Princeton Weekly Bulletin   March 31, 2008, Vol. 97, No. 21   prev   next   current

Nassau notes

photo by Dorie Golkin

“Orchid Interior,” by Dorie Golkin

Senior thesis exhibition

Senior Dorie Golkin’s thesis exhibition, “The Pose: Inside, Out,” for the Program in Visual Arts in the Lewis Center for the Arts “explores the chaos and abstraction of our public social lives and the calm order of our interior lives,” according to Golkin. Through images such as this one, “Orchid Interior,” Golkin expresses how “the absence and presence of forms and figures alter perceptions and change moods.” The exhibition runs Tuesday through Friday, April 1-4, in the Lucas Gallery, 185 Nassau St.

Fauci, Frist to address global health issues

Physician Anthony Fauci, former U.S. Sen. Bill Frist and other leading experts in science and public policy will gather for “No Country Left Behind: Transforming Global Health,” a conference set for 10 a.m. to 7 p.m. Tuesday, April 1.

The conference will feature scientific presentations on current research with global health implications as well as talks on the implementation of effective strategies to promote partnerships between public and private research institutions.

The event will begin with a series of scientific talks from 10 a.m. to noon in 3 Thomas Laboratory. Fauci, director of the National Institute of Allergy and Infectious Diseases at the National Institutes of Health, will present the keynote address, “HIV/AIDS in 2008: Much Accomplished, Much to Do,” at 2 p.m. in Dodds Auditorium, Robertson Hall. Fauci has received international recognition for his contributions to understanding the AIDS virus and for his work in convincing lawmakers to recognize the seriousness of the disease.

A panel discussion beginning at 4 p.m. in Dodds Auditorium will feature Frist, the former Senate majority leader and 1974 Princeton alumnus who is currently a visiting lecturer at the University, and Claire Fraser-Liggett, director of the Institute of Genome Sciences and a professor of medicine at the University of Maryland. President Tilghman, a renowned molecular biologist, will moderate the discussion. A reception will follow.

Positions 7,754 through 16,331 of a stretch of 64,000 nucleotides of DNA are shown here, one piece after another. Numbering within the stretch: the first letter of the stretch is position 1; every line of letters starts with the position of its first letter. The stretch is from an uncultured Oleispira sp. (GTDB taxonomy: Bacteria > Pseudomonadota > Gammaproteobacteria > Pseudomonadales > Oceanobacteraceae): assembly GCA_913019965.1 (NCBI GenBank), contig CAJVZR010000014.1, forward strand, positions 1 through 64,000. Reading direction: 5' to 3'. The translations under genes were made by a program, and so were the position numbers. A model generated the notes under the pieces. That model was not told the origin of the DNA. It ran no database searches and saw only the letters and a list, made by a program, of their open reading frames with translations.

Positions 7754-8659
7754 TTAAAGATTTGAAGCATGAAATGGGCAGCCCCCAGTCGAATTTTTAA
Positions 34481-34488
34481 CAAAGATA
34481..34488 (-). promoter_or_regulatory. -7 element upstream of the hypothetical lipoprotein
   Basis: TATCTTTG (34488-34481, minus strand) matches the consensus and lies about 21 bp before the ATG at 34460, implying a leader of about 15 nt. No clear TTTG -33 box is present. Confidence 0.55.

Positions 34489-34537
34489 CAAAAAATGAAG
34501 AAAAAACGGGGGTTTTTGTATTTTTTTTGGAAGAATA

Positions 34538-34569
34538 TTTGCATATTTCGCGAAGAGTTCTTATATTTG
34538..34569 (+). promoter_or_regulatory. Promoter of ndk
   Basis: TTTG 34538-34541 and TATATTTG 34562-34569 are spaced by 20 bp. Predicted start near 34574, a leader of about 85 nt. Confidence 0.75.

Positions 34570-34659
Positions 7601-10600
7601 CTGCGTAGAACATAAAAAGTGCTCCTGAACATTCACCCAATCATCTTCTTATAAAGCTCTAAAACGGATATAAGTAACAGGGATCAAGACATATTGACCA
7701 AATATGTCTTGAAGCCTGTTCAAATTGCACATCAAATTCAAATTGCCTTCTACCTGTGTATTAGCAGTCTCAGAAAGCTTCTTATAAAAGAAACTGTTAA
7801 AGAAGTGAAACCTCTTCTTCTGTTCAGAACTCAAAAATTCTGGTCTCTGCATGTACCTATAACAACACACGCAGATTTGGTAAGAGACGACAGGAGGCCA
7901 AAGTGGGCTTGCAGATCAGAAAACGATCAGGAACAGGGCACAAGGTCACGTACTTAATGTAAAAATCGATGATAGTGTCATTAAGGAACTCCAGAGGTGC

The conference is sponsored by the Woodrow Wilson School of Public and International Affairs and the Department of Molecular Biology. It is the inaugural event in the Adel Mahmoud Lecture Series in Global Health, a series funded by the Merck Co. Foundation in honor of Mahmoud, former president of Merck Vaccines and currently a senior policy analyst in the Wilson School and molecular biology at Princeton.

For more information, visit the conference website at

Poet Carson collaborates with Cunningham dance troupe

Poet Anne Carson will collaborate with three dancers from the Merce Cunningham Dance Company and two vocalists in a performance involving text, sound and dance at 4:30 p.m. Thursday, April 3, in the Hagan Dance Studio, 185 Nassau St.

Carson will present a lecture in the form of 15 sonnets, titled "Possessive Used As Drink (Me)," in conjunction with the dancers and vocalists.

Carson, a MacArthur Foundation "genius grant" winner, is the author of several books of poetry, including "The Beauty of the Husband: A Fictional Essay in 29 Tangos," winner of the T.S. Eliot Prize for Poetry; "Economy of the Unlost"; and "Autobiography of Red."

The performance is part of the Critical Encounters Series sponsored by the Center for African American Studies and the Department of English. This event also is sponsored by the Lewis Center for the Arts and the Program in Theater and Dance.

photo of Cass Sunstein

Cass Sunstein

Sunstein to assess judicial partisanship

Renowned legal scholar and political theorist Cass Sunstein will examine the political partisanship of judges in a talk set for 8 p.m. Thursday, April 3, in Dodds Auditorium, Robertson Hall.

In his lecture, titled “Political Judging,” Sunstein will assess judicial votes to provide some answers to the question of whether judges are political. He will discuss which members of the Supreme Court count as most and least activist or partisan, and will offer thoughts about how human beings, including judges, respond to pressures to conform.

Currently on the faculty of the University of Chicago Law School, Sunstein will move to the Harvard University Law School in the fall. He has written more than 15 books and hundreds of scholarly articles in a wide range of fields, including administrative law and policy, constitutional law and theory, behavioral economics and law, and environmental law. He is currently working on various projects involving the relationship between law and human behavior.